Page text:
Mayawati Starts Tar­get Prac­tice

For­mer Ut­tar Pradesh chief min­is­ter fo­cuses on the next Lok Sabha polls and eyes a pan- In­dia role

India Today - - INSIDE - By Priya Sah­gal

For­mer Ut­tar Pradesh chief min­is­ter fo­cuses on the next Lok Sabha polls and eyes a pan- In­dia role.

Four se­cu­rity tow­ers with armed guards, barbed wire and 18- fthigh sand­stone walls sur­round Mayawati’s home at 13 A Mall Av­enue in Lucknow. The Akhilesh Ya­dav gov­ern­ment may have taken down the bar­ri­cades on Mall Av­enue that Mayawati had in place when she was chief min­is­ter, but she still knows how to keep out the un­de­sir­ables. The Bahu­jan Samaj Party ( BSP) of­fice across the road seems equally de­serted ex­cept for a hand­ful of party of­fi­cials. The only sound is the low hum of a TV whose vol­ume is turned up when­ever there is news con­cern­ing BSP. This is in sharp con­trast to the Sa­ma­jwadi Party ( SP) of­fice at Vikra­ma­ditya Marg which is buzzing with party work­ers and the me­dia, de­spite the newly in­stalled se­cu­rity ap­pa­ra­tus at the gate.

But in­side 13 A Mall Av­enue, there is a nu­anced low­er­ing of the bar­ri­ers. Over the last month, the 43 in­ter­coms in­side the house have been work­ing over­time as Mayawati has been meet­ing a spate of vis­i­tors. All ex­cept three— her younger brother Anand Kumar, his wife Vi­chi­tra Lata and their daugh­ter— be­long to the BSP cadre.

Those who have met Mayawati say the ini­tial shock of de­feat has long worn off. She has a new tar­get in place: Lok Sabha 2014. “Don’t for­get that un­like the SP lead­er­ship, Mayawati is a na­tional leader,” points out Swami Prasad Mau­rya, Ut­tar Pradesh leader of Op­po­si­tion and BSP state pres­i­dent. This is one rea­son why she gave up her MLC nom­i­na­tion and has moved to Delhi as a Ra­jya Sabha mem­ber.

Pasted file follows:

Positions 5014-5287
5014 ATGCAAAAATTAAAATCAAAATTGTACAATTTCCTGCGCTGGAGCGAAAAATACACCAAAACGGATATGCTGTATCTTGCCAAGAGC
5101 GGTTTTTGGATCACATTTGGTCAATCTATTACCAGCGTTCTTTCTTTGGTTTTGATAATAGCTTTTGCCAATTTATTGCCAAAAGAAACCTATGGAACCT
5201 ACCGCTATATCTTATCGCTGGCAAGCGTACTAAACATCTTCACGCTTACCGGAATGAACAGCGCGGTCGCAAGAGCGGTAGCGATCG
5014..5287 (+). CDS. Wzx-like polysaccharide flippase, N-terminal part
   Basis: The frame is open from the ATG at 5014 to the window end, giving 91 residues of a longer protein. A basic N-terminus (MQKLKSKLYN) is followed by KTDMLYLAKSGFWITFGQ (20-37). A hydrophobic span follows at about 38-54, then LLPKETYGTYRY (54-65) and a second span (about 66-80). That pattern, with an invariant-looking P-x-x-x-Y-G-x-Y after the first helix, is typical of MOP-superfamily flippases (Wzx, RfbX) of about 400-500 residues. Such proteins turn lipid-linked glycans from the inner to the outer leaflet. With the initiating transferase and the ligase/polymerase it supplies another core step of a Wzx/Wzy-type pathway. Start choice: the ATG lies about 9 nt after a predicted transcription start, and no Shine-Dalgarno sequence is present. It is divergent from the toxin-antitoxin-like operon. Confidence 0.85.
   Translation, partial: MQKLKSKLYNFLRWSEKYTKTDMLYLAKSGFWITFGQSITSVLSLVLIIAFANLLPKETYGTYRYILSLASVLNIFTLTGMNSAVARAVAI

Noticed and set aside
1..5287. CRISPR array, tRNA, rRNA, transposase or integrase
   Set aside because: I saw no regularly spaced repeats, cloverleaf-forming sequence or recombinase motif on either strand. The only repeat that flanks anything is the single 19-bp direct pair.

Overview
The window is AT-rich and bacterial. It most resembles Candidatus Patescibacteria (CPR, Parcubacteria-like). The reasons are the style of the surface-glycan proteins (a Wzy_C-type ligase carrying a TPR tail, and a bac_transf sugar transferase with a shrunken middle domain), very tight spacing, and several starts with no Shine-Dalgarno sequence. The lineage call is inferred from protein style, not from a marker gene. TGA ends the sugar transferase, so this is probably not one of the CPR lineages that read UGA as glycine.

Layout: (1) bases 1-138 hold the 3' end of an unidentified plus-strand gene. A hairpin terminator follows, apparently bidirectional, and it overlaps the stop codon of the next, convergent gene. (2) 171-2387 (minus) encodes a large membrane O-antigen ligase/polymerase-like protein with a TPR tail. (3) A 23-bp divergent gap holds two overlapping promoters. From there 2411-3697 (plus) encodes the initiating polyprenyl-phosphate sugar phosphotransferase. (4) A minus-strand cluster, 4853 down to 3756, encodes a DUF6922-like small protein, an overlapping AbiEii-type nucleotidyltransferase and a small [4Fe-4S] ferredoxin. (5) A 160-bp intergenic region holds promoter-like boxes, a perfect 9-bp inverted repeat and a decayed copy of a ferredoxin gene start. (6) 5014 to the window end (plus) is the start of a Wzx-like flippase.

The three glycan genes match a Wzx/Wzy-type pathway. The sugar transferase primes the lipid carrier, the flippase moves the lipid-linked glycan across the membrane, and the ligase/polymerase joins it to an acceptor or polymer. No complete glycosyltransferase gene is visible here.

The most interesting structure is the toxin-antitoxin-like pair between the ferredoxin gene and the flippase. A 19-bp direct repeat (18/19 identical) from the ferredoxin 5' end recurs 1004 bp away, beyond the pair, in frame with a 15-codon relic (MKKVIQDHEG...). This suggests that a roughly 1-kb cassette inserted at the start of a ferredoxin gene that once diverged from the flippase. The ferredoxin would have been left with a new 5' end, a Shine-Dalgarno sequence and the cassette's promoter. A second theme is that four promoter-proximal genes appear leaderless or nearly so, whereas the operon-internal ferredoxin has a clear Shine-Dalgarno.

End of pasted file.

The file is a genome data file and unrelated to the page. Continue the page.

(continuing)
When she ar­rived at the Up­per House on April 24, she was es­corted by aide Satish Mishra while the rest of her party MPS greeted her with bou­quets of roses. A smil­ing Mayawati, dressed in a cream sal­war kameez, wasted lit­tle time in Par­lia­ment. Once she had taken oath, she stepped out and walked pur­pose­fully to­wards the first car wait­ing at the gate. The car, be­long­ing to ju­nior for­eign min­is­ter E. Ahamed, had a red bea­con; Mayawati’s Am­bas­sador has none. Re­al­is­ing her mis­take, Mayawati sheep­ishly asked Mishra where her car was and walked to­wards it.

The BSP chief later told the me­dia that her mis­sion in Par­lia­ment would be “sar­va­jan hi­tay, sar­va­jan sukhay ( the gain of all, the wel­fare of all)”. She was also crit­i­cal of the Congress move to nom­i­nate Sachin Ten­dulkar to the Ra­jya Sabha. “I know very well their in­ten­tions be­hind this move,” she said enig­mat­i­cally. But when it came to ac­tor Rekha, a bete noire of Jaya Bachchan— one of Mayawati’s own de­trac­tors, she sim­ply stated, “I don’t watch films. All my time is spent in strength­en­ing my party.”

Clearly this was no de­feated leader but a spir­ited woman al­ready work­ing on her next chal­lenge. With the two na­tional par­ties in a sham­bles and the next Lok Sabha likely to be a hung House, Mayawati is ready to step it up.

MAYAWATI’S MAIDEN IN­TER­VEN­TION IN PARLIAMENTWAS TO DE­MAND PRO­MO­TION QUOTA FOR SC/ ST EM­PLOY­EES IN HER STATE.

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